Hosting the Oscars is not an easy task. We don’t know from personal experience, but given the number of times that the Hollywood press has raked past hosts over hot coals, it’s a fair assessment to say that the high-profile opportunity can be a career downer if not executed with finesse. (See David Letterman.)
The challenge here is the audience – or rather the audiences. An Oscars’ host has two people to please: the celebrities in the room and us regular folks at home. And while, yes, we all put our pants on one leg at a time (some of us just have nicer pants), celebrities and lay people don’t always find humor in the same things. Take Ricky Gervais and his hosting of the Golden Globes in 2016. While his ability to snare celebrities in the room with a quip has become his shtick, it has a tendency to attract the ire of Hollywood. (See T.J. Miller’s comments regarding Mr. Gervais’ most recent hosting gig. Despite the fallout, Mr. Gervais will be returning to host in 2020.)
While firms might have multiple audiences with overlapping but separate interests, they too often try to cater to both with identical content. What you get is a content program with a lot of effort invested but diminished ROI. In the end, the old adage is true: You can’t be everything to everyone.
Because it is the beginning of the year, this is a great time to audit your firm’s content marketing program. To help with what should be an annual ritual, we offer you these five signs that your firm doesn’t know its audience. Oh, and fear not if one or more of these resonate with you. First, a content strategy is forever in a state of evolution. Second, each is easily fixable with a little effort and fine-tuning.
1. You’ve never conducted a target market analysis: Before you can target your market, you have to know your market. That’s why the most critical piece of market intelligence for your content program is the audience profile. This is a document that identifies and deconstructs your market segments, from decision-makers to referral sources to influencers. These can be broken down along any number of lines, from general demographic information – such as age, income and title – to the unique factors that influence each audience segment’s purchasing decisions.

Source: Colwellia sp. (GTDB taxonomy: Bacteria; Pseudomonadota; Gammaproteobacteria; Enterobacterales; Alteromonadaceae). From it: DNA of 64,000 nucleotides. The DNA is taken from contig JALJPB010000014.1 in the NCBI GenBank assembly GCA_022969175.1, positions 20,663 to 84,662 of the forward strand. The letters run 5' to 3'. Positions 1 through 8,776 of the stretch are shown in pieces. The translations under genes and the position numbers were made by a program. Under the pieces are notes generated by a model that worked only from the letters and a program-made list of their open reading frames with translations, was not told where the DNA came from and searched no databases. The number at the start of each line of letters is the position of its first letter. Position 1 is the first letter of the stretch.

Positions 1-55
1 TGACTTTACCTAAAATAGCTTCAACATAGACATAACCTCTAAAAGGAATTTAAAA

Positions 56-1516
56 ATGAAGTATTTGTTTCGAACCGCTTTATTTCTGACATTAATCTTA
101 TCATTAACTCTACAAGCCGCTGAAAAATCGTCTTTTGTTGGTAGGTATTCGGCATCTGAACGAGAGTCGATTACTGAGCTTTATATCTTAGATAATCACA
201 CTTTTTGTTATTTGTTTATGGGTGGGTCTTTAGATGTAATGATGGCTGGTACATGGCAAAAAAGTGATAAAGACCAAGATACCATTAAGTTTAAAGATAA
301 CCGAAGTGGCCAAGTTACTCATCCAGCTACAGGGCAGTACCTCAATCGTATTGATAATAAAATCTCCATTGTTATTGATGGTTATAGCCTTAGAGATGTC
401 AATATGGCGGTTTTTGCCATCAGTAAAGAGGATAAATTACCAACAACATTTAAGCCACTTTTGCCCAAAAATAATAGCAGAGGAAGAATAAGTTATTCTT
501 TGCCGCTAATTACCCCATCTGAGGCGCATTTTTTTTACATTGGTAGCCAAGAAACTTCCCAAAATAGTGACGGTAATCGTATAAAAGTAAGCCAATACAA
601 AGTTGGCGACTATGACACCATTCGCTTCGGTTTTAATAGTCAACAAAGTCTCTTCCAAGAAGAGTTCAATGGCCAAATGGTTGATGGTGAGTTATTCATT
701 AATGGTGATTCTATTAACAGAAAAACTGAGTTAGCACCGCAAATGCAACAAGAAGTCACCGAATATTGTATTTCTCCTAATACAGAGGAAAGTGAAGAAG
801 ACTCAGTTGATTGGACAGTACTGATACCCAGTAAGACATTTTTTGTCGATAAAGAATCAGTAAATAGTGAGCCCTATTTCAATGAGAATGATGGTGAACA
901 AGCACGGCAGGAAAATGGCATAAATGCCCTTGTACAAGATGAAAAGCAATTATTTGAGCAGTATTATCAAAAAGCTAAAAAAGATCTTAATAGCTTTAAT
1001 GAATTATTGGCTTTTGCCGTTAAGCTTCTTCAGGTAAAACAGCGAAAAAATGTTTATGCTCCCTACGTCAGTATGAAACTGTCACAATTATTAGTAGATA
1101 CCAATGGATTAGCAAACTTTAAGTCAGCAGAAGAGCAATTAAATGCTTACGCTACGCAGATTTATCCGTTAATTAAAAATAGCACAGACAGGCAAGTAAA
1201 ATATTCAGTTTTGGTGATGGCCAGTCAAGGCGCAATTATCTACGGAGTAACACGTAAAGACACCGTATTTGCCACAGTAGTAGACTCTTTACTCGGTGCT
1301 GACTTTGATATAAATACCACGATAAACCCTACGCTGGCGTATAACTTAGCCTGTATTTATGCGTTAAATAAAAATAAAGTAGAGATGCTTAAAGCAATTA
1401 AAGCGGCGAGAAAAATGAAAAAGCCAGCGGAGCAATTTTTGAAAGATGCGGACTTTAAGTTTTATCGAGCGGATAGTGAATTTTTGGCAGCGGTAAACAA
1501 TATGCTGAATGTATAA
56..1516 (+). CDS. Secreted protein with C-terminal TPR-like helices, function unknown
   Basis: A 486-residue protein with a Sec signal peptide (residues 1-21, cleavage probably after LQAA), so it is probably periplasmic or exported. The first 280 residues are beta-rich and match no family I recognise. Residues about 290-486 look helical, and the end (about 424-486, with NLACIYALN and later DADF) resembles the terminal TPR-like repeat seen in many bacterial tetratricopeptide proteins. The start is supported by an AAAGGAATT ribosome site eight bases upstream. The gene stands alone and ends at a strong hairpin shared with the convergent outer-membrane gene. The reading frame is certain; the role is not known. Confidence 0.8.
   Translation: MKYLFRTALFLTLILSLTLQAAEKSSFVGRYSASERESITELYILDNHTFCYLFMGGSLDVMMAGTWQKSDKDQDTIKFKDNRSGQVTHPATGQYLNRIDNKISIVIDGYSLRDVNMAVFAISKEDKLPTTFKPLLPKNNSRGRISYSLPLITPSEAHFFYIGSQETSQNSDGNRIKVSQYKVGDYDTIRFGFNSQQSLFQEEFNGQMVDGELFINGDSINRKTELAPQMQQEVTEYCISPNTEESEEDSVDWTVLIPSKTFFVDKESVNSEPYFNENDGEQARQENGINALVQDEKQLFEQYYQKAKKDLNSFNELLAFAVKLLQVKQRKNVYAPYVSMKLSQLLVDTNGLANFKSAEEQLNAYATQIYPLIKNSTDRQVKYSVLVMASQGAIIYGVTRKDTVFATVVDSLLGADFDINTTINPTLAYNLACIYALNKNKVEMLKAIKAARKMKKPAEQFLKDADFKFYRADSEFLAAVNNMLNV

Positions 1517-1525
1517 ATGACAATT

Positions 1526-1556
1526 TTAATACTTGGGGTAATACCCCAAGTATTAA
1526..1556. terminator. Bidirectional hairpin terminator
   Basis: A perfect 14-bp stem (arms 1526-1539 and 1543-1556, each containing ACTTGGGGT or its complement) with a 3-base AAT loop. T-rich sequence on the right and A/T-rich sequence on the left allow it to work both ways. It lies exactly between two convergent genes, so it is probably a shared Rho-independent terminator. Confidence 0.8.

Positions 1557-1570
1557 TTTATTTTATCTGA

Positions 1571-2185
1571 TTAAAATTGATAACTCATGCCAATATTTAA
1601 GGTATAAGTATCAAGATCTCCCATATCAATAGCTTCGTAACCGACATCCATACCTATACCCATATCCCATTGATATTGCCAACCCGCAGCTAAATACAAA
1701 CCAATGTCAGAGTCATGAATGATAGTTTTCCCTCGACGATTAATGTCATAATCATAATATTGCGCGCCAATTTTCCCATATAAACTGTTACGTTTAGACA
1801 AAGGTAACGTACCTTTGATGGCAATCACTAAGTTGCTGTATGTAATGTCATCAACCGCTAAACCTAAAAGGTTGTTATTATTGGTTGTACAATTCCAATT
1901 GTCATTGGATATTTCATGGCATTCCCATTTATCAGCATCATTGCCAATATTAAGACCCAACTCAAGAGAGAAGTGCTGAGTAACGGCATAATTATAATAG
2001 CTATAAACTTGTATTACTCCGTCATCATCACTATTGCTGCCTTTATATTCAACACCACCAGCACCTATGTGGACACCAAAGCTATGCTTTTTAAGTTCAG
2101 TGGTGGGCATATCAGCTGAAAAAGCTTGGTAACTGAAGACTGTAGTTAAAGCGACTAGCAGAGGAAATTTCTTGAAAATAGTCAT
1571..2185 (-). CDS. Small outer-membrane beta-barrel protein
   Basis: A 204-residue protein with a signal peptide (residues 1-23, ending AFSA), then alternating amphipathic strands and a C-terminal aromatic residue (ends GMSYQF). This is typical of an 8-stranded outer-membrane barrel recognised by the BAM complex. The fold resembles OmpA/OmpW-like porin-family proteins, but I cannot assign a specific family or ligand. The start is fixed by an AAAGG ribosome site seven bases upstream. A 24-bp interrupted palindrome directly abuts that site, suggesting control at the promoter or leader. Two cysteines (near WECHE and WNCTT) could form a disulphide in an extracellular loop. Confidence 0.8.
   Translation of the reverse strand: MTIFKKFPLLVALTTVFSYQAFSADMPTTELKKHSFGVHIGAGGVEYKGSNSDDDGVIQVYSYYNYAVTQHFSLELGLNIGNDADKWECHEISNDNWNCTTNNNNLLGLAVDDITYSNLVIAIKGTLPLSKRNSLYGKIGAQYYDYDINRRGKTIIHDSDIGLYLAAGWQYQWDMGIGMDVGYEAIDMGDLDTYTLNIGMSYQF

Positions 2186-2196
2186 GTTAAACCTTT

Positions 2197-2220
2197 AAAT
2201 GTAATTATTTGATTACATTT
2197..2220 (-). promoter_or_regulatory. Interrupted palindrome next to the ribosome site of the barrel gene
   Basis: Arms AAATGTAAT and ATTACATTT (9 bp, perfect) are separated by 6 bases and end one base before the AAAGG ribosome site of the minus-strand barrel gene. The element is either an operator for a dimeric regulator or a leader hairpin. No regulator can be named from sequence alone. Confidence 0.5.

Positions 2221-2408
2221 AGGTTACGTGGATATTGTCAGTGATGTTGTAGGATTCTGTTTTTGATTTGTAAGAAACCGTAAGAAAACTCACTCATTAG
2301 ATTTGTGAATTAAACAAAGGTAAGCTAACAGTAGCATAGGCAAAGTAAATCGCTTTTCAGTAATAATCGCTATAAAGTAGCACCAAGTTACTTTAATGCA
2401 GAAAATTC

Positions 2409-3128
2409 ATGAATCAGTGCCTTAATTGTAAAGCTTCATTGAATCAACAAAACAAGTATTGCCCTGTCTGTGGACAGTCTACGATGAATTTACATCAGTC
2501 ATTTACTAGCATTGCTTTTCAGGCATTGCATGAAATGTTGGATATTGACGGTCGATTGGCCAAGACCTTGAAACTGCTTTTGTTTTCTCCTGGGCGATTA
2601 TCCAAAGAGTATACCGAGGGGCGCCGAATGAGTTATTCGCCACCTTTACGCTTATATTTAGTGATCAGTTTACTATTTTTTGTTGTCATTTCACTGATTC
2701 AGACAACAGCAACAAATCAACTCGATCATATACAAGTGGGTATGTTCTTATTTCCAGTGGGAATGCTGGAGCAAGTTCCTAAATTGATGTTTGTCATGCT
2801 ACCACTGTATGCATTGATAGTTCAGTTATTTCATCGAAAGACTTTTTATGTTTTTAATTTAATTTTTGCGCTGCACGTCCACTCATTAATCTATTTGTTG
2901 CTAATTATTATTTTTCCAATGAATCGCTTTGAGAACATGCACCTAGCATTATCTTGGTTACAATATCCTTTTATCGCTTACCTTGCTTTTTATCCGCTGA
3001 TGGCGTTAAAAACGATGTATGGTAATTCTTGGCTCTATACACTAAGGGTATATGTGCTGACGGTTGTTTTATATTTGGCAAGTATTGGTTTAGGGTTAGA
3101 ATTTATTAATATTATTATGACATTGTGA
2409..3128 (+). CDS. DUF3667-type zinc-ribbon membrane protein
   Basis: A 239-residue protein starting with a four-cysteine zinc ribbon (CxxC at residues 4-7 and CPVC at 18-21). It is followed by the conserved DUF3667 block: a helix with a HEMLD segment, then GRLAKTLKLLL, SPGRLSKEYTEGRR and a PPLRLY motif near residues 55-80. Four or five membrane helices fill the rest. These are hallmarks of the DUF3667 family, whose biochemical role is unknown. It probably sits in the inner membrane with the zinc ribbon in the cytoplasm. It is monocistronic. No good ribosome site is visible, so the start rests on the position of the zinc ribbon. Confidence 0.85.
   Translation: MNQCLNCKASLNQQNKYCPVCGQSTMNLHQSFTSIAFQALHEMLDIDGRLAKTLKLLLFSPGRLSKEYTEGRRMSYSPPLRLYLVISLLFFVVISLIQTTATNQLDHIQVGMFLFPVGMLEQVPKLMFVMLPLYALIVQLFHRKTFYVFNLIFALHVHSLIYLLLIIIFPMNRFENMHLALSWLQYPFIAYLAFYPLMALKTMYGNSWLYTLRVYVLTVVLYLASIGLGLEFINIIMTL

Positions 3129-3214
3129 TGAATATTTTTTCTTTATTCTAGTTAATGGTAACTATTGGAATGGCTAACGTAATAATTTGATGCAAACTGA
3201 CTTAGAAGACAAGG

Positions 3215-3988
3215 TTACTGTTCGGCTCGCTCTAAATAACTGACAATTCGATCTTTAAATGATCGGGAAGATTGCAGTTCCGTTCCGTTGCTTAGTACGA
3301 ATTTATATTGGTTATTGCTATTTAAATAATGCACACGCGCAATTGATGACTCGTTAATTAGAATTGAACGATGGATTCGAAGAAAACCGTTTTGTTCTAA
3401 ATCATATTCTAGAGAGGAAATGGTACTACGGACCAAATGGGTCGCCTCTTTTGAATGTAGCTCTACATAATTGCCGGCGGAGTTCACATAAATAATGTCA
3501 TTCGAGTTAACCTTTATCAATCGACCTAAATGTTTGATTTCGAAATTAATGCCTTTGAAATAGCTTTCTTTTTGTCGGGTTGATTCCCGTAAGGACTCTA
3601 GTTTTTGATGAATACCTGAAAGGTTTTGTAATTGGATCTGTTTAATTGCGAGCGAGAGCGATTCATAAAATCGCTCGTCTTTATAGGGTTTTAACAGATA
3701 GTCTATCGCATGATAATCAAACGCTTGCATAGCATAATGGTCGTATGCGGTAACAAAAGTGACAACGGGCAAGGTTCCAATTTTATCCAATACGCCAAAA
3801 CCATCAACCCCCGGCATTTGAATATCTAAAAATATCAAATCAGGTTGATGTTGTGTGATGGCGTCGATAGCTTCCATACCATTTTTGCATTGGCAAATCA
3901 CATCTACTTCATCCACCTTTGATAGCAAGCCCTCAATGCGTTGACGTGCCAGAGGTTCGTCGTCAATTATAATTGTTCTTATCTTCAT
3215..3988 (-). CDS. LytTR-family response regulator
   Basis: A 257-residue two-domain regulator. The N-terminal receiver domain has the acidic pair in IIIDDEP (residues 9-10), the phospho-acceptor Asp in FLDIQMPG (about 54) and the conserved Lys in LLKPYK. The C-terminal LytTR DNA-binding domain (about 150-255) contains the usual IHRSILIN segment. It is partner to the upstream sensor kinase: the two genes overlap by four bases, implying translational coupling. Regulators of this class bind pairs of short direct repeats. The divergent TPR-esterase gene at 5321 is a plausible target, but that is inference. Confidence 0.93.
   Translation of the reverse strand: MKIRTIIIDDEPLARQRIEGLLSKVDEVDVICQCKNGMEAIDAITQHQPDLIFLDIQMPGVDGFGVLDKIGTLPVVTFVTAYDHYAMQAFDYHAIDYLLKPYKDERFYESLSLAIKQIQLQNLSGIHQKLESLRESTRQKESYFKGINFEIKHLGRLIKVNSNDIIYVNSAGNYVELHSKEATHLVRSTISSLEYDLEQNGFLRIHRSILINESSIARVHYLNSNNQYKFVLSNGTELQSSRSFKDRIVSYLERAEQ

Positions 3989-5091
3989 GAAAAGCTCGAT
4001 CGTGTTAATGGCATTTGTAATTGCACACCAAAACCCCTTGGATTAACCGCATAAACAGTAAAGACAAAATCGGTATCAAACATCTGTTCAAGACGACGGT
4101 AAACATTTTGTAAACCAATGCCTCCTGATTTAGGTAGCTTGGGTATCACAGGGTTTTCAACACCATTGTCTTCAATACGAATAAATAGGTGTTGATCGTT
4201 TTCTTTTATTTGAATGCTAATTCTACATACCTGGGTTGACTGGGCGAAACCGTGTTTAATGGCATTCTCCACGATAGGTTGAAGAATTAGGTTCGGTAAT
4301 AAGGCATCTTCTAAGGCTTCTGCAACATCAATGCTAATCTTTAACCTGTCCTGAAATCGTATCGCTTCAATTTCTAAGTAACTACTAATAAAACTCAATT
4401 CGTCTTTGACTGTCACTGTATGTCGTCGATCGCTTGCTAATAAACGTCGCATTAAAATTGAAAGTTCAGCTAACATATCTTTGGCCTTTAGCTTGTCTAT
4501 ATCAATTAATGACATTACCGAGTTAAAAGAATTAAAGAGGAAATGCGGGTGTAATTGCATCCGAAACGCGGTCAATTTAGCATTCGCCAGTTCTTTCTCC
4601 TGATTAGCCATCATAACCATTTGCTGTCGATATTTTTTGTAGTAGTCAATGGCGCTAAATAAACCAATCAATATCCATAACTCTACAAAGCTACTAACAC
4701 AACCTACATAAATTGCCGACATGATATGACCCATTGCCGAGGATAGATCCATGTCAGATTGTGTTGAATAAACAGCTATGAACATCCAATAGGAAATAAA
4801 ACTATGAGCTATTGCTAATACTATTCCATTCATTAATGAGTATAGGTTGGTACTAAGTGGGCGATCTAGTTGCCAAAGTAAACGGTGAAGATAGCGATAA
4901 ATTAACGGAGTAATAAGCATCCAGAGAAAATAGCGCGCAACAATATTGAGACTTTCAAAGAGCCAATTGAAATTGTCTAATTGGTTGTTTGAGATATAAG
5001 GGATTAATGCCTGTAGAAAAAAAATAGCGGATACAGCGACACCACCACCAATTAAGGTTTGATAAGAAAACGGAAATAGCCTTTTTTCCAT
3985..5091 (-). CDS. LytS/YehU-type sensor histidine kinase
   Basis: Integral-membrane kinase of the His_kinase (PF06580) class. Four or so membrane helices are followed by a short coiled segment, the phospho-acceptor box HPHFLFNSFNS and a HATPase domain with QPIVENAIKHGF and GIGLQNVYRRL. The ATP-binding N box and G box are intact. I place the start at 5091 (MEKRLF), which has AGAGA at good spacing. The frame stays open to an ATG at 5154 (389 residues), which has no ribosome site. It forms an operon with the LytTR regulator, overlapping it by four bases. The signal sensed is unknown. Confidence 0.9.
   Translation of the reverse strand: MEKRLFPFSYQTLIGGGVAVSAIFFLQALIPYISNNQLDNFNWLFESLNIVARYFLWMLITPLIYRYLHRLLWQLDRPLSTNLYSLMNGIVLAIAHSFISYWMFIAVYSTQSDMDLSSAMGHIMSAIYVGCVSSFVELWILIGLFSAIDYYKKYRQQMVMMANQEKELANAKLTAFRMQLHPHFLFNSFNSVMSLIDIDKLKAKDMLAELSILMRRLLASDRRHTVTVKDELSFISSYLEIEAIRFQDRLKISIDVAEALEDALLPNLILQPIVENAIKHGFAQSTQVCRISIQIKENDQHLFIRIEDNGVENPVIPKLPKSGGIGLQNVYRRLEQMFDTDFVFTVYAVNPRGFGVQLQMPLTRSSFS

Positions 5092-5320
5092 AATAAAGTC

2. You never change your voice: A verbal brand is a key component to an overall brand strategy for any business. (FYI, a “verbal brand” is a combination of the diction, sentence syntax and other linguistic elements a brand uses to give itself an original identity.) However, even a verbal brand can be tweaked depending on the audience. Consider how you talk to your spouse versus your boss. Or how you talk to a child versus an adult. These same principles of interpersonal communication apply to organizations and their fluctuating target audiences.
3. You have one blog representing your entire firm: We fully encourage firms to start a blog. It’s a great way to develop credibility, reach an audience consistently, prove value and gain prominence among search engines. However, I’ve seen some firms try to create one blog for the entirety of the firm, despite the firm handling any number of issues, from real estate transactions to discrimination lawsuits. The problem with this strategy is that you end up talking about everything to everyone, which means that nobody wants to listen to you. Content marketing is meant to be tailored to a niche audience. Otherwise, how can you possibly expect to create affinity with your brand, let alone break through the content deluge that exists across the internet? Our recommendation: Identify the practice or industry group that A) has a clearly defined audience and B) has service professionals who are willing to invest the effort required to produce relevant content for that audience on an ongoing basis.
4. You talk about yourself all the time: You know how you get bored when you meet someone at a party and their favorite subject is themselves? That’s what you look like when your firm prioritizes talking about a new ranking or a new hire over the issues that matter most to your clients and prospects. While it’s important to promote your accolades and developments, the priority is always your audience’s needs, and the vast majority of your audience need information to help them overcome a serious problem or challenge. Make sure that your prime real estate – like the top of your homepage – is devoted to your audience’s needs. Firm news can still be placed prominently; it just shouldn’t overshadow your thought leadership.
5. You don’t interact on social media: A few years ago, it was a welcome sight to just see firms have a presence on social media. But the bar has been raised since then, and frankly, if you do plan to get any real ROI out of social media, just being there and posting is not enough. The key to success with social media is interaction and, to interact effectively, you need to know your audience. What’s an interaction? I’m talking about retweets, comments and responding to comments. It also includes creating posts that foster engagement, such as prompts and polls.
Your marketing program must continually evolve. If you need help pushing your firm’s marketing in a new and bold direction, contact Terry M. Isner at firstname.lastname@example.org.